• 11Feb
    News, Walt Disney World Comments Off on Walt Disney World raising ticket prices Sunday, February 12th, 2017

    Updated: Ticket prices at Walt Disney World resort went up on February 12th, 2017, and it includes changes in some of the options on Magic Your Way tickets.

    The Water Parks Fun and More option is no longer available as a standalone option. It is only available if you also have Park Hopper, and the combined ticket is now called the “Park Hopper Plus”. In general it is the same as before, although DisneyQuest, which had already been dropped from the list last year, is no longer available (DisneyQuest itself is finally closing on July 3rd, 2017.) The list currently includes: Blizzard Beach Water Park, Typhoon Lagoon Water Park, Oak Trail Golf Course, ESPN Wide World Of Sports Complex (excludes separate admission events), Fantasia Gardens Mini-Golf Course (before 4:00pm), Winter Summerland Mini-Golf Course (before 4:00pm). But this may bring back the use of the term “Plus” to mean admissions to these locations!

    Seasonal pricing still only affects 1-day tickets, and there is still the “Magic Kingdom Surcharge” on 1-Day base tickets, which is now 8 for Value and Regular Season, and $6 for Peak Season.

    Guests who purchase 3- to 10-day tickets online or via the Mobile app will receive a $20 discount. Or more precisely, purchasing on site will cost you $20 more. Prices we will quote will be the online price, as we highly recommended getting your tickets in advance so you can make Fastpass selections. It will be interesting to see how this affects the authorized third-party sellers, such as Undercover Tourist, who already sell 3- to 10-day tickets at a discount from the WDW gate prices.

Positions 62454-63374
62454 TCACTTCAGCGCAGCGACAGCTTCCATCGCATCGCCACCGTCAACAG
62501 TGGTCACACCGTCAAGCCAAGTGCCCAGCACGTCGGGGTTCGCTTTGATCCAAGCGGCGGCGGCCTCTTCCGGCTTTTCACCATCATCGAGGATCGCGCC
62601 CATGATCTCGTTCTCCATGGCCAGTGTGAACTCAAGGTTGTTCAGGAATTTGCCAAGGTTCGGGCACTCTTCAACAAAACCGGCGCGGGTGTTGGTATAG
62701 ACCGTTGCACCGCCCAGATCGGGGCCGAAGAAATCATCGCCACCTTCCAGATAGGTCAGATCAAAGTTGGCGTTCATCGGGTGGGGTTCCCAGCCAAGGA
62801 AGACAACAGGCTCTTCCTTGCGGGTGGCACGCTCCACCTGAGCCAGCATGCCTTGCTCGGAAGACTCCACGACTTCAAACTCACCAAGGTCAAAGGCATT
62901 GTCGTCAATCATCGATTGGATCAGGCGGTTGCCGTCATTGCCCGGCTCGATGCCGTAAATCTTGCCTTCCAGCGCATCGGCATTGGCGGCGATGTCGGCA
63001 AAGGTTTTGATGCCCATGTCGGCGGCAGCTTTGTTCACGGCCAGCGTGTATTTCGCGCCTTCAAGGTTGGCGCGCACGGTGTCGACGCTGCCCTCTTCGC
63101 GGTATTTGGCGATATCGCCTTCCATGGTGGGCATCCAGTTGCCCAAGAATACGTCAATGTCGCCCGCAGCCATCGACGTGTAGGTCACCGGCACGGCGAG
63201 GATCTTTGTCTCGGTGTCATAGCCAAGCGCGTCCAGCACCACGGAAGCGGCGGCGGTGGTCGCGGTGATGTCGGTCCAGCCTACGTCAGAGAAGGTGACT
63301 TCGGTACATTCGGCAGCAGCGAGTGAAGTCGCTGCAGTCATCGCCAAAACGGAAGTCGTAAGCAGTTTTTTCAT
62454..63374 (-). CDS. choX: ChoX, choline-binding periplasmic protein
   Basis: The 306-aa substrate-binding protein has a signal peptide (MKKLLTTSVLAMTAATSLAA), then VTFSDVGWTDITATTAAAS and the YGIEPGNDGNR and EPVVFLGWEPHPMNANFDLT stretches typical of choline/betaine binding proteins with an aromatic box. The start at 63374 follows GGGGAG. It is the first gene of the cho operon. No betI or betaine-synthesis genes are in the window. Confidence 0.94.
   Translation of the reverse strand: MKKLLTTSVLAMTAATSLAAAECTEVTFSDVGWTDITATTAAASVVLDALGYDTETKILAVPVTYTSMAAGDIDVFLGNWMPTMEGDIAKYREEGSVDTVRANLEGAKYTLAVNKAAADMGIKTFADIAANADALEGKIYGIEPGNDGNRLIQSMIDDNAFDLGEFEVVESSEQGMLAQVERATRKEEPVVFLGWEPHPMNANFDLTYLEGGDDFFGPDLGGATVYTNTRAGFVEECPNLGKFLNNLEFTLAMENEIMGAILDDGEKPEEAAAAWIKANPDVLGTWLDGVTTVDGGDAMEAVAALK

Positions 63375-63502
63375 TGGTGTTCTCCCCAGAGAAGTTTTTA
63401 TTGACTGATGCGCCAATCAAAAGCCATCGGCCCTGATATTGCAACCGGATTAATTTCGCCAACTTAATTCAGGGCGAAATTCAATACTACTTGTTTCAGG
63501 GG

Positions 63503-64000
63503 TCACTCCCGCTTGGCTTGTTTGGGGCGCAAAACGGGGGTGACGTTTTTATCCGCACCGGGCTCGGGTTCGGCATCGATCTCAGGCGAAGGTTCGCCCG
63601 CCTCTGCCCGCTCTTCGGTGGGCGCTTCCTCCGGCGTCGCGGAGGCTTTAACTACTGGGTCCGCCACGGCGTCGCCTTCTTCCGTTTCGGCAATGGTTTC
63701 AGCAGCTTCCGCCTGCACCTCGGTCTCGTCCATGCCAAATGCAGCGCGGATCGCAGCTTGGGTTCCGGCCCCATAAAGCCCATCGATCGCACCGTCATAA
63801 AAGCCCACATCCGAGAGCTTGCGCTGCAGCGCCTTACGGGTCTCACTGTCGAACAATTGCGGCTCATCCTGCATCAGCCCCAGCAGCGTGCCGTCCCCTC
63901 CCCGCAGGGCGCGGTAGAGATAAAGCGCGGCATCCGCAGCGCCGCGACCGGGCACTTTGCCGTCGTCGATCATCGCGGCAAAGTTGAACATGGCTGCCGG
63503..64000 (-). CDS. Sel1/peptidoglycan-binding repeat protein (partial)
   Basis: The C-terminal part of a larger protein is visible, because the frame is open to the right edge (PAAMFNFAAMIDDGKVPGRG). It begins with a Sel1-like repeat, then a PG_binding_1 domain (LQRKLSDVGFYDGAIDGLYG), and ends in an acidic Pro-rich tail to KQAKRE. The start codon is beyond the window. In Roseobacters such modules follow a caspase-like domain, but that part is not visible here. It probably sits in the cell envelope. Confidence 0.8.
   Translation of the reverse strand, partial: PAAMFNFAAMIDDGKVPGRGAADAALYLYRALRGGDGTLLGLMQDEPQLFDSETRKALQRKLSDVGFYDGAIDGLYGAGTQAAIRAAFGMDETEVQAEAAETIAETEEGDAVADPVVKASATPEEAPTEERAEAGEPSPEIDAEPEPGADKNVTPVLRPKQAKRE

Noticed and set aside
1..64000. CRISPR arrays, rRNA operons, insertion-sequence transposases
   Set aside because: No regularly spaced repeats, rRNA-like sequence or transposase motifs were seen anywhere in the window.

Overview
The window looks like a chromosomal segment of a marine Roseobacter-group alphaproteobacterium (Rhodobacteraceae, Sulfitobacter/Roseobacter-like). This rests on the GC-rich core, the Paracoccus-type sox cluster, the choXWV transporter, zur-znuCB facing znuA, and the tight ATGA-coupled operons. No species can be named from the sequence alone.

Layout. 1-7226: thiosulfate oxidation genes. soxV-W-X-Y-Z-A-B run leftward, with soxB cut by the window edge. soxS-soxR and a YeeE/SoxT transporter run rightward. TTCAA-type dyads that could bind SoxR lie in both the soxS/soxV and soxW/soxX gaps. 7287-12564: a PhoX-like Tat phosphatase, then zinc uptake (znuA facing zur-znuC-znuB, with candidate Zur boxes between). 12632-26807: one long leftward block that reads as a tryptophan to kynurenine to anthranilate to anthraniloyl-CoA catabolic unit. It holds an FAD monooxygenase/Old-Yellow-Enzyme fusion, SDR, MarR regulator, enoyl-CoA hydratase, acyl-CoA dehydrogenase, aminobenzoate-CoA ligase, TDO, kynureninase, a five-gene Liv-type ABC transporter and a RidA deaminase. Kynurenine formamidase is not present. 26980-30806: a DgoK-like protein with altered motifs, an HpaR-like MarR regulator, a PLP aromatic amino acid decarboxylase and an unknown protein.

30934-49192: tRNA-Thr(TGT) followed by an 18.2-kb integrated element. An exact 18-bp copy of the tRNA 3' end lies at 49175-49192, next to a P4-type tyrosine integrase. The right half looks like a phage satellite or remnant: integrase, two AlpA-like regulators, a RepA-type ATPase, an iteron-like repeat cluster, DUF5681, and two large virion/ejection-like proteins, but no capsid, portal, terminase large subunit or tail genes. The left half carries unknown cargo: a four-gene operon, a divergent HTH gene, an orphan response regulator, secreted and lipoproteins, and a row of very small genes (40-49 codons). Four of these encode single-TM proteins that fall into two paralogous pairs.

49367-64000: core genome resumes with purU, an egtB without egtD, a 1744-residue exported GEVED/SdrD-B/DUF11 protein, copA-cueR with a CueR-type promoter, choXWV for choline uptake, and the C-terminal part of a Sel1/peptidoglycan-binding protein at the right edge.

All Magic Your Way tickets will now have a “use by” expiration date, where the ticket must be first used by that date. Previously, all MYW tickets did not expire until 14 days from first use. That date is not based entirely on the date of purchase, so it isn’t known exactly how far in advance, but currently all tickets that are purchased from today going forward must have their first use on or before December 31st, 2018. We expect that date will jump ahead as we get further into 2017.

    Our Magic Your Way Ticket Price Calculator has been updated with the current online prices.

    Annual Passes are going up as well:

    Platinum Plus: $869
    Platinum: $779
    Gold (DVC And FL Residents only, has blackout dates): $559

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  • 04Oct
    News, Walt Disney World Comments Off on WDW completely restructures Annual Passes